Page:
Biggest Challenges Michigan State Faces in NCAA Tourney Matchup vs. Virginia
The Spartans are the fourth-seeded team in the East Regional, but the heat will be squarely on the shoulders of Tom Izzo's team as it gets set to face top-seeded Virginia at Madison Square Garden.
That may not seem logical based on Michigan State's indifferent play down the stretch in the Big Ten regular season, but the Spartans brought their game to a new level during the Big Ten tournament and continued to produce in their first two games of the NCAA tournament.
Michigan State (28-8) also attracted a lot of attention at the start of the tournament because so many basketball experts—and President Barack Obama—picked them to get to the Final Four and potentially win the tournament.
That creates additional pressure, and it also may provide some inspiration for a very strong Virginia (30-6) team.
You don't have to be a college basketball expert to predict that Michigan State is going to have one of the best teams in the Big Ten and then make an impression in the NCAA tournament every year.
The Spartans never disappoint in either area, and there's a good reason for that. Head coach Tom Izzo is considered one of the best coaches in the game, and the primary reason for this is his emphasis on fundamentals and team basketball.
He insists that his players prove themselves on defense, protect the ball and look for the open man. The Spartans are not a team that is usually going to depend on one superstar for the bulk of the scoring. That is the case again this season.
Michigan State has four players who average in double figures and can score at key moments. While Gary Harris is leading the way with a 16.9 points per game mark and hitting at a rate of 81.0 percent from the free-throw line, he gets plenty of support from Adreian Payne (16.6 ppg), Keith Appling (11.7 ppg) and Branden Dawson (11.0 ppg).
When the Spartans spread around the scoring, that makes it difficult for them to be beaten.
Prevent Virginia from Slowing the Game Down
Virginia rose to the top of the Atlantic Coast Conference this season, which was an impressive achievement for head coach Tony Bennett and his players.
While the Cavaliers have a talented all-around team, it's their defense that makes them stand out. The Cavaliers had the top-ranked defense in the nation as they gave up just 55.5 points per game.
In addition to playing a hounding style when their opponents have the ball, the Cavs like to slow the game down when they are on offense. The Spartans do not want to slow it down; they want to get out on the run and put the Cavs on their heels.
Virginia's style of play should not be a surprise for Michigan State fans. Bennett was an assistant on his father's staff (Dick Bennett) at Wisconsin for many years, and the Spartans and the Badgers have engaged in many slow-down games over the years where the winner was usually the first team to score 50 points.
Izzo does not want that kind of game this time around. However, if Virginia establishes the kind of pace it wants, it could mean big problems for the Spartans.
Production off the Bench
Michigan State wants to attack with its depth. While the starting five will obviously be the focus, Izzo's bench is capable of turning any game around.
Guard Travis Trice is capable of providing instant offense. He is averaging 7.6 ppg, but he is a solid three-point shooter who can fill it up when he gets hot. He is connecting on 44.8 percent of his shots from beyond the arc.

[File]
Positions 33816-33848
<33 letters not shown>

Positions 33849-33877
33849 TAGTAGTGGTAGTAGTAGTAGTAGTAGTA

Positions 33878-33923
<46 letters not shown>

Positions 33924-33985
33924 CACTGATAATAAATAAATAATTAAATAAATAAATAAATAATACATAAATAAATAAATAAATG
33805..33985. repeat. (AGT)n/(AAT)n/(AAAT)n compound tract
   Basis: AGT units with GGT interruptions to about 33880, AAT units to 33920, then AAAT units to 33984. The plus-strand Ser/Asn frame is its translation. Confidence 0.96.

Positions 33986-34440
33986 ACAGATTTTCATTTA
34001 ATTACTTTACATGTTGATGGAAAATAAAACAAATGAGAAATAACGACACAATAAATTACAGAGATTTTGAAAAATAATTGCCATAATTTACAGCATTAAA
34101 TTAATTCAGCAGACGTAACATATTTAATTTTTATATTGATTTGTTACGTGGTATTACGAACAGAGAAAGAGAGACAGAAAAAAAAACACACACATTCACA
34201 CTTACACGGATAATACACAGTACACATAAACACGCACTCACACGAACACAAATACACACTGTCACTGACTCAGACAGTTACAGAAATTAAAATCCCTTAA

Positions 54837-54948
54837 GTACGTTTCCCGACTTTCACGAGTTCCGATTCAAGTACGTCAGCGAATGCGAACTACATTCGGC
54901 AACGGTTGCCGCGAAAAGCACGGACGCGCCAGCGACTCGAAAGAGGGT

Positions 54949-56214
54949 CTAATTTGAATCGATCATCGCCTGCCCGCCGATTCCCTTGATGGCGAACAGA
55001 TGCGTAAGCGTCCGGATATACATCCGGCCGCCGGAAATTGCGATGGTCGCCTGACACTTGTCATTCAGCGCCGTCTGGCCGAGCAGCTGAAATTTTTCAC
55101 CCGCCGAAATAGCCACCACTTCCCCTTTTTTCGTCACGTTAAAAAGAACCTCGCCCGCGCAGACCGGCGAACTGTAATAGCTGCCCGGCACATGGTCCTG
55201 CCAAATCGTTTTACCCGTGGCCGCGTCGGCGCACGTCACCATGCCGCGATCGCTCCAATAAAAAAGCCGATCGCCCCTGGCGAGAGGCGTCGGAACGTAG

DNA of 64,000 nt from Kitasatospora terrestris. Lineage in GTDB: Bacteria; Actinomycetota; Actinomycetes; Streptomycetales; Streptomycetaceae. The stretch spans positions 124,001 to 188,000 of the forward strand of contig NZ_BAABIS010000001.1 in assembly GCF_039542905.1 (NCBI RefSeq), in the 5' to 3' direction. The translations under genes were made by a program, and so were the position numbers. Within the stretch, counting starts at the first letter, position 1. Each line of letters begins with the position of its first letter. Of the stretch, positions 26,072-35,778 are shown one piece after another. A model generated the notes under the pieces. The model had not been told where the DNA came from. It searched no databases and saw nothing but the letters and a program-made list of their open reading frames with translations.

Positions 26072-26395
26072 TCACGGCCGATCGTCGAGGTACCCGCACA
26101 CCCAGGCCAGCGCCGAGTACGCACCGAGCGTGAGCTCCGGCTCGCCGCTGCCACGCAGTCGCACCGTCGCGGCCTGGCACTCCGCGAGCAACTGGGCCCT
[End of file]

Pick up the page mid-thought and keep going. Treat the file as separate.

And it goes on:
Forwards Matt Costello and Kenny Kaminski are capable players down low. They can play solid defense against excellent offensive players and can also make key plays on the offensive end. Costello is averaging 4.2 ppg and 3.5 rpg, while Kaminski is averaging 5.1 ppg and can be difficult to guard.
If the Spartans bench can play strong defense and make an offensive contribution, it will give them a good chance of surviving against Virginia.
Contain Malcolm Brogdon and Joe Harris
While Virginia is not a star-laden team, the Spartans have to be quite concerned with Virginia guards Malcolm Brogdon and Joe Harris.
Brogdon can trigger the Virginia attack with his athleticism, defensive proficiency and all-around talent. He is the Cavs' leading scorer, averaging 12.6 ppg, and he is a demon from the line where he is connecting on 87.5 percent of his free throws.
Harris is the other half of this one-two punch, as he is averaging 11.8 ppg and shooting 44.1 percent from the field. Brogdon and Harris are also big factors on the glass, as they combine for 11.2 rebounds per game.
Denzel Valentine, Gary Harris and Keith Appling are all going to have to be at their best to keep Brogdon and Joe Harris from taking over the game for Virginia.
Tom Izzo's consistency and productivity have made him one of the top coaches in college basketball. He often finds his name in the rumor mill, and there are often suggestions that he will leave the Spartans for greener pastures.
This year, the whispers have the Detroit Pistons going after Izzo to see if he would be interested in turning that moribund team around.
It doesn't matter that Izzo has tried to pour cold water on those rumors, because they still exist. According to Bob Wojnowski of The Detroit News, Izzo has denied having spoken with Pistons owner Tom Gores and told a national radio audience that he was "150 percent" not interested in going to Detroit's NBA franchise.
No matter what Izzo says or how strong his denials are, the rumors are a distraction for his team. Perhaps they are not front of mind when the Spartans are on the court, but when they are in the locker room or traveling, it's something for Izzo, his staff and his players to think about.
That can't help them play their best game against a top-rated opponent.
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